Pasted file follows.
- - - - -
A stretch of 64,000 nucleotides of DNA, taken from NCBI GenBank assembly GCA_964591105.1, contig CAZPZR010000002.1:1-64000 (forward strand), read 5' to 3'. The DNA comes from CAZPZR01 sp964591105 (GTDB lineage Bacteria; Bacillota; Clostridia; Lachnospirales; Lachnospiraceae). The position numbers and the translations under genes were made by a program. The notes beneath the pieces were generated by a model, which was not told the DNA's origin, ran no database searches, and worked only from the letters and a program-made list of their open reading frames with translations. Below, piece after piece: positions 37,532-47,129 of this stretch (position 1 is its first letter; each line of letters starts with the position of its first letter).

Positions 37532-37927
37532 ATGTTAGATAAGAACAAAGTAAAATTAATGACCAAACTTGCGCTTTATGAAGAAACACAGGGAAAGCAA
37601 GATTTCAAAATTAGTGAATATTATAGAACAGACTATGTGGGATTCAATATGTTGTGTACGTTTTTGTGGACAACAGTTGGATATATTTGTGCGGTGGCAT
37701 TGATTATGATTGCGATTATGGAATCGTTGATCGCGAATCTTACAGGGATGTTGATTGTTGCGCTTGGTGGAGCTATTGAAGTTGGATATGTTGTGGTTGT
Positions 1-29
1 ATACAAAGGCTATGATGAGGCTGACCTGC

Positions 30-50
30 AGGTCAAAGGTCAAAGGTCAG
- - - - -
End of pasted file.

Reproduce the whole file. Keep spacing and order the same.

A stretch of 64,000 nucleotides of DNA, taken from NCBI GenBank assembly GCA_964591105.1, contig CAZPZR010000002.1:1-64000 (forward strand), read 5' to 3'. The DNA comes from CAZPZR01 sp964591105 (GTDB lineage Bacteria; Bacillota; Clostridia; Lachnospirales; Lachnospiraceae). The position numbers and the translations under genes were made by a program. The notes beneath the pieces were generated by a model, which was not told the DNA's origin, ran no database searches, and worked only from the letters and a program-made list of their open reading frames with translations. Below, piece after piece: positions 37,532-47,129 of this stretch (position 1 is its first letter; each line of letters starts with the position of its first letter).

Positions 37532-37927
37532 ATGTTAGATAAGAACAAAGTAAAATTAATGACCAAACTTGCGCTTTATGAAGAAACACAGGGAAAGCAA
37601 GATTTCAAAATTAGTGAATATTATAGAACAGACTATGTGGGATTCAATATGTTGTGTACGTTTTTGTGGACAACAGTTGGATATATTTGTGCGGTGGCAT
37701 TGATTATGATTGCGATTATGGAATCGTTGATCGCGAATCTTACAGGGATGTTGATTGTTGCGCTTGGTGGAGCTATTGAAGTTGGATATGTTGTGGTTGT
Positions 1-29
1 ATACAAAGGCTATGATGAGGCTGACCTGC

Positions 30-50
30 AGGTCAAAGGTCAAAGGTCAG